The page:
Stan Lee's Lucky Man: 1.01
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British TV drama and Stan Lee - creator of all things Marvel, from Iron Man to The Fantastic Four - is not something you can imagine going together. Yet as we enter 2016 with superheroes starting to dominate TV as much as the big screen, Lee has created something altogether for Sky 1. Stan Lee's Lucky Man is an attempt to do something different - a London detective who finds him fused to a magical bracelet that grants him luck - but is it any good?
Well after episode one I am still not sure. I certainly liked it and James Nesbitt made for a great leading man in DI Harry Clayton. He is instantly likeable, something that Nesbitt can always be depended on, but he also has his foibles, particularly his gambling debts, that makes him instantly a more engaging character.
The rest of the cast are pretty great too. Eve Best made an instant impression as Harry's ex wife and barrister Anna; I loved her first scene closing the court case with finesse and there was great chemistry with Harry, even if it was obvious that his gambling addiction had driven them apart. Omid Djalili was brilliant as one of the show's villains and Torchwood's Burn Gorman was amusing in his one scene as the very odd pathologist. Nesbitt's Harry also had great rapport with DS Suri Chohan (played by Amara Karan, who Doctor Who fans will remember as the companion-that-never-was Rita from series six's The God Complex).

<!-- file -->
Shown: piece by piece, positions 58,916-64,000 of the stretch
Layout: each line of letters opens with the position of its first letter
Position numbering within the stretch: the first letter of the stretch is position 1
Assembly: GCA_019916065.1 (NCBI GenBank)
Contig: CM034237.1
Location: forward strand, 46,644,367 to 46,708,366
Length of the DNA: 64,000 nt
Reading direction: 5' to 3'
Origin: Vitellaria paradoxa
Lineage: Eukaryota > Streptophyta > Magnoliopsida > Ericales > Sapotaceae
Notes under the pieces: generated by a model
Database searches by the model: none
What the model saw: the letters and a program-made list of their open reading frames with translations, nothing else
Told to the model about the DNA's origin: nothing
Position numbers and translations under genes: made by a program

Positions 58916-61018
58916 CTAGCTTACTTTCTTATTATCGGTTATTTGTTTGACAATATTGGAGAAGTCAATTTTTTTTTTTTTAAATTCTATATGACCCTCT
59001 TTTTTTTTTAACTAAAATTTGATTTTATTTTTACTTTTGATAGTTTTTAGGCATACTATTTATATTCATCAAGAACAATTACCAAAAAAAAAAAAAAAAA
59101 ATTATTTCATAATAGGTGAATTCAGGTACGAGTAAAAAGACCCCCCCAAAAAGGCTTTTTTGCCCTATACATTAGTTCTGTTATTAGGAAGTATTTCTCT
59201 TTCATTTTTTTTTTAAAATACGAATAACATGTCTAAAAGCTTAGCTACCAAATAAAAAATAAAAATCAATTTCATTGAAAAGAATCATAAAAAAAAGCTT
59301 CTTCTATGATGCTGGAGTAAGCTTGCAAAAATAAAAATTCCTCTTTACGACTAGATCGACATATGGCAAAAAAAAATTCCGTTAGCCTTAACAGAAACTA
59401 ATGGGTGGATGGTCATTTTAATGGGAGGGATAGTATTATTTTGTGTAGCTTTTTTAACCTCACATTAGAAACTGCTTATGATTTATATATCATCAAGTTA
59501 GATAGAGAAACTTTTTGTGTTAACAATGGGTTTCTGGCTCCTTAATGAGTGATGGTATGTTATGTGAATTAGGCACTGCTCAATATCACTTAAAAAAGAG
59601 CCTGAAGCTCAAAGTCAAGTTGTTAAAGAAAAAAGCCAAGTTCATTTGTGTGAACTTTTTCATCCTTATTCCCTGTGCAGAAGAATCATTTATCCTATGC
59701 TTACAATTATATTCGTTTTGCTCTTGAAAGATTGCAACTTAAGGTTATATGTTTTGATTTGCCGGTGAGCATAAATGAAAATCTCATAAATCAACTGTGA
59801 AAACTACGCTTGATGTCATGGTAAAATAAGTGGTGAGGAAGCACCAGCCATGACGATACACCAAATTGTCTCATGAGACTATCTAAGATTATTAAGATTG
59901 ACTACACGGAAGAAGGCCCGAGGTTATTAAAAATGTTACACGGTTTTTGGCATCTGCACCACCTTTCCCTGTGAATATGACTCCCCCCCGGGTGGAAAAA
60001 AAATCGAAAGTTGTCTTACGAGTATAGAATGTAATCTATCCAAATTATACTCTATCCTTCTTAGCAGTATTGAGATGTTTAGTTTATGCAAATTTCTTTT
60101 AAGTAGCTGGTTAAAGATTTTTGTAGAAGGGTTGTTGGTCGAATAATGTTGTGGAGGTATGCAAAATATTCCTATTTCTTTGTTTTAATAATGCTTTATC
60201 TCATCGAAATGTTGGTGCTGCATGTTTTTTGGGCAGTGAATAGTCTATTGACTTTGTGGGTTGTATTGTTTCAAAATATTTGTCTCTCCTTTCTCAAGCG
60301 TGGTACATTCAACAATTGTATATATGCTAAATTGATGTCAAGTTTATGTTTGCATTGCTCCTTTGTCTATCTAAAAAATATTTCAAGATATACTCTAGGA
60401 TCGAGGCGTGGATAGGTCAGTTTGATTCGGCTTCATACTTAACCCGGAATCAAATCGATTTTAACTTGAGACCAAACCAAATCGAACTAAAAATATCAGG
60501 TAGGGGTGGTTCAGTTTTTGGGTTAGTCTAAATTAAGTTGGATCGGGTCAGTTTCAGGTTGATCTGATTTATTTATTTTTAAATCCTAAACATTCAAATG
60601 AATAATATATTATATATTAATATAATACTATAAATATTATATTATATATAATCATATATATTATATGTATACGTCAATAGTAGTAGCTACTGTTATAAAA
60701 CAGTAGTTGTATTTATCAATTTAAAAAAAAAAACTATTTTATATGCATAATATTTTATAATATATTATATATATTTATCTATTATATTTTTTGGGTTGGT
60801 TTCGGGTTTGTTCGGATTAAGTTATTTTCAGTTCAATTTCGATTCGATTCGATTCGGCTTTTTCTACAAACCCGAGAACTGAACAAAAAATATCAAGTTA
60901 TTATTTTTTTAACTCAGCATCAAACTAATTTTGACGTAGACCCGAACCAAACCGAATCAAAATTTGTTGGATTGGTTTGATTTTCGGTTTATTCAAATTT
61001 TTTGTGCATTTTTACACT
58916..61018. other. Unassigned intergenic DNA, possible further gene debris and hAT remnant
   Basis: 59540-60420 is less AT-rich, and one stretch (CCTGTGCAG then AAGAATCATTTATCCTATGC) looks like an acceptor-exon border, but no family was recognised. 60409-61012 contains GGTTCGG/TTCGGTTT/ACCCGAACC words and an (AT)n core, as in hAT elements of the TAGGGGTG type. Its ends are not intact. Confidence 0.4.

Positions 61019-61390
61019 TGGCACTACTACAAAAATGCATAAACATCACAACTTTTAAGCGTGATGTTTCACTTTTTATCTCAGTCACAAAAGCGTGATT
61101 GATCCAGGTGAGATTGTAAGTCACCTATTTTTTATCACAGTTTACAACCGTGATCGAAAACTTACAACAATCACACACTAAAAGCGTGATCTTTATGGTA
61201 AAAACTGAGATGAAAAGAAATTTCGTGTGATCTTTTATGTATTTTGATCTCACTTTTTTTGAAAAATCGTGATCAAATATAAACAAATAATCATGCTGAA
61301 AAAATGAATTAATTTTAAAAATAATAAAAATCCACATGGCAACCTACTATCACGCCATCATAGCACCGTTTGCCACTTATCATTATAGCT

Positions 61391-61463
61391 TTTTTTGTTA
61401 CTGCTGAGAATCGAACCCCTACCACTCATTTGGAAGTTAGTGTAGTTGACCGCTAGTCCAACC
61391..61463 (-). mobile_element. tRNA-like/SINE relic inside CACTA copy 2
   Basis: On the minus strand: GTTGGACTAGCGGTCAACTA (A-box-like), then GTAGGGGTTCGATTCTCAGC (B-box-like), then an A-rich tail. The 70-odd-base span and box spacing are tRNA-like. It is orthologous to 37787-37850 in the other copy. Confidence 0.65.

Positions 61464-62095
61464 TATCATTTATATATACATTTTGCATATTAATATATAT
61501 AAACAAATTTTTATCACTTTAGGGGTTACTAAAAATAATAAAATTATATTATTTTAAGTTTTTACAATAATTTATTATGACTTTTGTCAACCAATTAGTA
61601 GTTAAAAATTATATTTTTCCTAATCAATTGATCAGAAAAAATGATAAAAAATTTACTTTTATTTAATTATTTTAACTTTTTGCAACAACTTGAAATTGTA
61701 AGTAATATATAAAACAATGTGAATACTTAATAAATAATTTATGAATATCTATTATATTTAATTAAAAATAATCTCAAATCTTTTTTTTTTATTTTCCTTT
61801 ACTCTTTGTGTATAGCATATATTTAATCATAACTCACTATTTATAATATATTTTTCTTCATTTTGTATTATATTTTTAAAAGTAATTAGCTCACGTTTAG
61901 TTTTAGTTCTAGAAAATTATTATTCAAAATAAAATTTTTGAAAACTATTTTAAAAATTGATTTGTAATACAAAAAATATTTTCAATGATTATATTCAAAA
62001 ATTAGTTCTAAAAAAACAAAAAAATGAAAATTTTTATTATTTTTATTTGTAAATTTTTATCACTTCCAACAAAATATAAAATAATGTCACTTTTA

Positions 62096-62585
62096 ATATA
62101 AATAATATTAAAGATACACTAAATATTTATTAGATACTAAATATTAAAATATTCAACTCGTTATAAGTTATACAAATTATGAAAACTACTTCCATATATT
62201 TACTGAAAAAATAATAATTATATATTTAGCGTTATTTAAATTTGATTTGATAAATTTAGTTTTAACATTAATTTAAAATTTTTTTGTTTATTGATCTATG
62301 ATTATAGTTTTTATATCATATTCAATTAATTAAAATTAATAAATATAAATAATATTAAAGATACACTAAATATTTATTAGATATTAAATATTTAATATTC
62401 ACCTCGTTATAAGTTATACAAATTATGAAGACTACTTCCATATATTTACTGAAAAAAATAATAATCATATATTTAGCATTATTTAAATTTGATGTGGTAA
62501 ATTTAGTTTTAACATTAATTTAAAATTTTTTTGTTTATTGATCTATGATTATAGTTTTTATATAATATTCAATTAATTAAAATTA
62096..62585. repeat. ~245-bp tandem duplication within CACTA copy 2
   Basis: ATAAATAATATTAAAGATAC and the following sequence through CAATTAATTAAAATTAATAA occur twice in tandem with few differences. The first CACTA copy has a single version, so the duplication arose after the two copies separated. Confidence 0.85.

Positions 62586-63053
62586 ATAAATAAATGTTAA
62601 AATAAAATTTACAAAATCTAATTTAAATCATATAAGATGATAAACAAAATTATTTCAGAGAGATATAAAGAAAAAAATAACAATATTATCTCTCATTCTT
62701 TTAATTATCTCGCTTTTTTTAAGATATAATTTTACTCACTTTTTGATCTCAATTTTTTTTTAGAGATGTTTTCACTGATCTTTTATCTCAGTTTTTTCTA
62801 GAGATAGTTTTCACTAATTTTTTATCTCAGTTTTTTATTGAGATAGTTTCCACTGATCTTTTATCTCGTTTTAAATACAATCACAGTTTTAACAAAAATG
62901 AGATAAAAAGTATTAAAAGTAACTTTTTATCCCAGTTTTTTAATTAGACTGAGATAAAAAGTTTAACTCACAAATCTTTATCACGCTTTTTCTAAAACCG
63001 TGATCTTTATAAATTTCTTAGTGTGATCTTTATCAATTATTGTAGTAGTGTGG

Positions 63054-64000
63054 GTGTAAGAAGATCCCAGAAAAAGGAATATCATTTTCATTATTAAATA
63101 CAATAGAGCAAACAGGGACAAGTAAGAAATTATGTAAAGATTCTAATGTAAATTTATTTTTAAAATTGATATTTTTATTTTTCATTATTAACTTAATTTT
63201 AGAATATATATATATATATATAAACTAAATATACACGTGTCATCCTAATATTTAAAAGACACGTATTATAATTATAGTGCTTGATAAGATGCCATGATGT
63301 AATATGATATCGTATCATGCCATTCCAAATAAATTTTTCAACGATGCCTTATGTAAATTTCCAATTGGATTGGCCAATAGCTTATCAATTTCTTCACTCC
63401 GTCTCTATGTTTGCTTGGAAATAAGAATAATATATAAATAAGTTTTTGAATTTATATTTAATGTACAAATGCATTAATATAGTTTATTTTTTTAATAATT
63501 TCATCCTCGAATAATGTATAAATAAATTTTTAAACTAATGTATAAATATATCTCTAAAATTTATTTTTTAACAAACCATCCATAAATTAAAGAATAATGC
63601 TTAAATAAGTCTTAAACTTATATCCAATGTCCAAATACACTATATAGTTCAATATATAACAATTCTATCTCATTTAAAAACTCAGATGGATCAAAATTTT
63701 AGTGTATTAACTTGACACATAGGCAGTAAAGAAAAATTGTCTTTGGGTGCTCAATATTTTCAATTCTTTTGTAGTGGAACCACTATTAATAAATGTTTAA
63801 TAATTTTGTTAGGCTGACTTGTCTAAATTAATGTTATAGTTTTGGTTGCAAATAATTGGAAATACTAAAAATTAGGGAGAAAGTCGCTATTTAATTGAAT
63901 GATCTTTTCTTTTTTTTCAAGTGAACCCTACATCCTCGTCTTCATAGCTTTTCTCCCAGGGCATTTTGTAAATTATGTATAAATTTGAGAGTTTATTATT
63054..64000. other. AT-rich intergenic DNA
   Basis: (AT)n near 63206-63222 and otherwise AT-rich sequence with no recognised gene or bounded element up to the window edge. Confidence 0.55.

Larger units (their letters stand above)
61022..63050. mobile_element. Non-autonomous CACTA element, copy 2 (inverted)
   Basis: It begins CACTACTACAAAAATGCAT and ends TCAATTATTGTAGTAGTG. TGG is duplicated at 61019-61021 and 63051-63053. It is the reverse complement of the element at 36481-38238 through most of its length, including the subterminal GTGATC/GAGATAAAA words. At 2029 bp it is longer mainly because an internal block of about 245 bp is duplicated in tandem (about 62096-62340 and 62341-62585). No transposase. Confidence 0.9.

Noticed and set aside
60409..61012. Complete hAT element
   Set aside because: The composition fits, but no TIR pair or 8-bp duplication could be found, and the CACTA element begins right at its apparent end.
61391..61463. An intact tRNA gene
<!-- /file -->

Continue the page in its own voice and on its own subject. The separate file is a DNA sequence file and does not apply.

And there was a number of other instantly recognisable British actors rounding up a very classy cast. Even Stan Lee got the obligatory cameo, signing comics in a store as Harry walked past.
There was a very James-Bond feel to parts of the episode, in its very slick, British way. Sienna Guillory was pure Bond girl as Eve, dazzling in her entrance in the casino, seducing Harry to give him the bracelet and speeding around London all in black on her motorbike. And the final boat chase was a bit of a homage to The World Is Not Enough; thrilling and on a more of a budget but still possibly the highlight of the episode, ending on a cliffhanger with the arrival of Joseph Gatt's mysterious villain as he brandished a machete, prepared to hack of Harry's arm and get the bracelet as he struggled not to drown in the water.
Unfortunately there were some disappointments too; the mystery of who killed Lau, the man Harry owed a fortune to, didn't feel particularly engaging. It felt too obvious that the lead character would be considered a suspect. And the moments of luck didn't feel particularly exciting or inspired either. While I enjoyed the scene where Eve helped Harry win a fortune, the car swerving falling breaks to avoid the black cat was too on the nose and I didn't find anything else particularly noteworthy. I was waiting for big amusing moments where Harry narrowly avoided terrible situations with a dazzling away of extreme luck; perhaps more will come as the series continues because for now it hasn't shown that potential.
Episode one of Stan Lee's Lucky Man has great promise and James Nesbitt made for an engaging leading man. There was some thrilling Bond-style moments and a wonderful cast but I need a bit more of the luck in the weeks ahead to keep me going. Let's hope episode two starts to deliver.